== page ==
MEDFORD – One half of a popular country music duo was killed in a helicopter crash here Friday afternoon.
The pilot of the helicopter, 30-year-old James Evan Robinson of Medford, also was killed.
The aircraft went down around 12:37 p.m. The band had been set to perform Friday evening at the airport, which also houses a resort.
Gentry’s singing partner, Eddie Montgomery, was at the airport waiting for him to arrive when the helicopter crashed, police said.
“It is with great sadness that we confirm that Troy Gentry … was tragically killed in a helicopter crash,” the band reported on their verified Twitter account about 4 p.m.
Vocalists Eddie Montgomery and Troy Gentry, both Kentucky natives, began performing with other bands in the 1990s before forming Montgomery Gentry in 1999. The band has collaborated with Charlie Daniels, Toby Keith, Five for Fighting, and members of The Allman Brothers Band.
They recorded six albums for the Nashville Division of Columbia Records that produced 20 chart singles on the Billboard Hot Country Songs charts, including the No. 1 hits “If You Ever Stop Loving Me”, “Something to Be Proud Of”, “Lucky Man”, “Back When I Knew It All” and “Roll with Me.” Other songs have been hits in the top 10 on country charts.
In 2009 they were inducted into the Grand Ole Opry. The Academy of Country Music and Country Music Association both named them Duo of the Year in 2000. Every year since they have been nominated for that award by both associations.
In 2013, in an interview with the Des Moines Register, the singers said that after nearly 20 years together, they were still having fun.
“I reckon we’re like a married couple, sort of,” Montgomery said. “You hear horror stories all the time about duos, but we’ve always just been friends having fun and making music.”
Medford Police Chief Richard Meder said officers were called to the airport at 12:40 p.m. for reports of a helicopter having difficulty in the air.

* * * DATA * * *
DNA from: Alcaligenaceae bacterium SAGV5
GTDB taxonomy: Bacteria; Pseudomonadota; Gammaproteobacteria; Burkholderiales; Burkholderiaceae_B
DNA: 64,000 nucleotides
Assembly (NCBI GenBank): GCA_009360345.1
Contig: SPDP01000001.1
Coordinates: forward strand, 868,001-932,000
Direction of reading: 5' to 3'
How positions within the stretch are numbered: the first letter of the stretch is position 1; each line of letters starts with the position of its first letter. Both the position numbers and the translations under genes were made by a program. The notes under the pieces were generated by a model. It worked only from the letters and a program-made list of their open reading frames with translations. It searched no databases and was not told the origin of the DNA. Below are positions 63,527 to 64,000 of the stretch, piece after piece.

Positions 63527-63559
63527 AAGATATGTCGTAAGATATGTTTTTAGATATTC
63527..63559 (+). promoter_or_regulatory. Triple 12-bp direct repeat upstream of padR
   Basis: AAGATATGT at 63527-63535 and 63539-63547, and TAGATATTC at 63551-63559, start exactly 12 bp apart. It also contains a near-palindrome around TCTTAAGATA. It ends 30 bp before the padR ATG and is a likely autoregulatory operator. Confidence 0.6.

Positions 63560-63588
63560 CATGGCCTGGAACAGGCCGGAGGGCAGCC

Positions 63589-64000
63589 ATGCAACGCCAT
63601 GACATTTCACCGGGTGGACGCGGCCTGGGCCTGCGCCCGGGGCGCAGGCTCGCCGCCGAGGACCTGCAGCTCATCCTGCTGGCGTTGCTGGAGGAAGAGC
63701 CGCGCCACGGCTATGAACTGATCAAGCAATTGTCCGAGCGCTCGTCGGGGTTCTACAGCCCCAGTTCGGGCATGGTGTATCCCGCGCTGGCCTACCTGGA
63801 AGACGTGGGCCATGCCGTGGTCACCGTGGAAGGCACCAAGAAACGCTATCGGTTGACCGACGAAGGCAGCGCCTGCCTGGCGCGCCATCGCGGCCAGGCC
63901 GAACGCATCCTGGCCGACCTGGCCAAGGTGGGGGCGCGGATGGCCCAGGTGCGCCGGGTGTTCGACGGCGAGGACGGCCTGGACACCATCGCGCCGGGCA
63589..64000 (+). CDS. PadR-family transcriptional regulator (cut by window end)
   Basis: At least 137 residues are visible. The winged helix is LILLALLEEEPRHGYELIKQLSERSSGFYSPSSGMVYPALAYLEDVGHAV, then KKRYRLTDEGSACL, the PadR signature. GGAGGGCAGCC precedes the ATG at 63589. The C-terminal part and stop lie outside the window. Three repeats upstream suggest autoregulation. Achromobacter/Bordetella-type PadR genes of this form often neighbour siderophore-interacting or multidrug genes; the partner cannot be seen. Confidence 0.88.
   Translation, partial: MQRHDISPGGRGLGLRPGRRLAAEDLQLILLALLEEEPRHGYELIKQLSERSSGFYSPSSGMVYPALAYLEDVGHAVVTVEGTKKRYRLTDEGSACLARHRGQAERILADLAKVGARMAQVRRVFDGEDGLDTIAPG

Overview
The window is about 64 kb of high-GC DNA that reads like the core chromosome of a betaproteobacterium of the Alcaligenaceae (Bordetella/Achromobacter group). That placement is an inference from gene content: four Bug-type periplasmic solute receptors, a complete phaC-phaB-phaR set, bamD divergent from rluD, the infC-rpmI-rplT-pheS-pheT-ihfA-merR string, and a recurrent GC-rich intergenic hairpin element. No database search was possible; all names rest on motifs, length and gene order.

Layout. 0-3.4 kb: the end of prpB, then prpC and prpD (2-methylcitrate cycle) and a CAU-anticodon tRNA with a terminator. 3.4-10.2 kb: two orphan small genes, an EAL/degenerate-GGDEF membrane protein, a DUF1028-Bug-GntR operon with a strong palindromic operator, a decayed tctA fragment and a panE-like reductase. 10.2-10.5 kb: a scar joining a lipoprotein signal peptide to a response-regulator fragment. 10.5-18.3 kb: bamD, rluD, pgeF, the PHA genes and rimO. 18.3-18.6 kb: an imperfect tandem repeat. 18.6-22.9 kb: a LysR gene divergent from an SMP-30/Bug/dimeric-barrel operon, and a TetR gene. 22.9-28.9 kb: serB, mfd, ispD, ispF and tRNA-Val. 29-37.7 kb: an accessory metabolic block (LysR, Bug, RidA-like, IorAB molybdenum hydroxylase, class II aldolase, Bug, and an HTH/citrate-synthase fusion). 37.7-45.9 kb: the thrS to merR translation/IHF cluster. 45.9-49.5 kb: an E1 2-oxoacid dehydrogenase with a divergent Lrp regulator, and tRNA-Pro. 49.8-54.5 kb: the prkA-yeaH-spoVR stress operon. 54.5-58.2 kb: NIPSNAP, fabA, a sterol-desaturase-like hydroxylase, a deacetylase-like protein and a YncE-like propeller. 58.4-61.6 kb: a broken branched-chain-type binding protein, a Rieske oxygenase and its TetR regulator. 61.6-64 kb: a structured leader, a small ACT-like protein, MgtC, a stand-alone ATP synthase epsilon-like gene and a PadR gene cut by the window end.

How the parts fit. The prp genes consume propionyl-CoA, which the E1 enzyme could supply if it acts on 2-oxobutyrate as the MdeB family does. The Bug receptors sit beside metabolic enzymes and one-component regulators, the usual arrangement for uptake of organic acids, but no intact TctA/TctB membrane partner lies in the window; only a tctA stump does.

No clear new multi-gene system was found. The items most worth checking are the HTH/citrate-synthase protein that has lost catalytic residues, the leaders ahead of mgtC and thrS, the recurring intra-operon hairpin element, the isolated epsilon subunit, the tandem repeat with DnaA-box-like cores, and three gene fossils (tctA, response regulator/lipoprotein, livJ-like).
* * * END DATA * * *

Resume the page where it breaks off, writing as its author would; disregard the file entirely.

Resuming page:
The flight had taken off from the airport and was attempting return, police said.
“We were there within a minute, but shortly after our arrival, the helicopter went down short of the runway in a wooded and swampy area,” the chief said.
“We were able to extricate one of those passengers and transported him to Virtua (Marlton Hospital), where he was later pronounced dead. The passenger was later identified as Troy Gentry.”
Robinson, the pilot died at the scene, and rescue crews worked for hours to remove his body from the mangled wreckage. Robinson, a helicopter pilot at the Flying W’s flight school, recently moved to Medford and originally was from Meigs, Ga., police said.
Meder said Montgomery had been at the airport, waiting for Gentry’s arrival, when the accident occurred. “There were witnesses there who were able to identify” Gentry, the chief said.
A spokeswoman for the Federal Aviation Administration said the Schweitzer 269 “crashed in a wooded area off the end of runway 1.” Arlene Salac said the FAA and the National Transportation Safety Board are investigating the crash.
The helicopter was registered with Helicopter Flight Services, which is based at the airport. A message seeking comment was not immediately returned.